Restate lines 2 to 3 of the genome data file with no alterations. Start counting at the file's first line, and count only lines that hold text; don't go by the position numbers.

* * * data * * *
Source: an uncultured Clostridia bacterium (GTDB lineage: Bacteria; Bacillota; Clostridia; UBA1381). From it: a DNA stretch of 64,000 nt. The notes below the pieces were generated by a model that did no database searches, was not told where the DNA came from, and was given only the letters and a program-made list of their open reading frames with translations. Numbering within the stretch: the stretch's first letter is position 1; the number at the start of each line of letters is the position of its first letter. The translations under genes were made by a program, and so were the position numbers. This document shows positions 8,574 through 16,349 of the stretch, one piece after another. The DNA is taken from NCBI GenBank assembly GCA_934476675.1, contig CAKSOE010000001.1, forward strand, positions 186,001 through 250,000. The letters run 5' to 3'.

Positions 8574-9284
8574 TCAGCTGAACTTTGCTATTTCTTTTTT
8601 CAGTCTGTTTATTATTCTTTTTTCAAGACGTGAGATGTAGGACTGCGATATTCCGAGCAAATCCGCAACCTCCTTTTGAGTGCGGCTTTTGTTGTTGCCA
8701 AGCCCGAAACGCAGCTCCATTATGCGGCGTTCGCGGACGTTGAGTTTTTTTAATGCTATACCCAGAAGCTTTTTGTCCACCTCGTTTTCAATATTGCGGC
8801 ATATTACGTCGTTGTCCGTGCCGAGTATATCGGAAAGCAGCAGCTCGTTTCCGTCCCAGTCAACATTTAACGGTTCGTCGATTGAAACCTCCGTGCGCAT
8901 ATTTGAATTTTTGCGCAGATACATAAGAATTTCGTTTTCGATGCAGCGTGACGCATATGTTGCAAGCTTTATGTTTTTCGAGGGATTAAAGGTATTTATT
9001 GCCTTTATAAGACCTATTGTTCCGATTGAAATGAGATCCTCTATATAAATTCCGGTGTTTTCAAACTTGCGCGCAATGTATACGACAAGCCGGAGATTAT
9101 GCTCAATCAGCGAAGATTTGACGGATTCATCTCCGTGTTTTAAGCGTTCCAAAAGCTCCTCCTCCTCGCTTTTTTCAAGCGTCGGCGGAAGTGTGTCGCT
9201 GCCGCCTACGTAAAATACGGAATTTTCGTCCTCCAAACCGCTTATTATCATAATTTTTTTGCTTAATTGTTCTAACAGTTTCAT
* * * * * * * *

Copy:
Positions 8574-9284
8574 TCAGCTGAACTTTGCTATTTCTTTTTT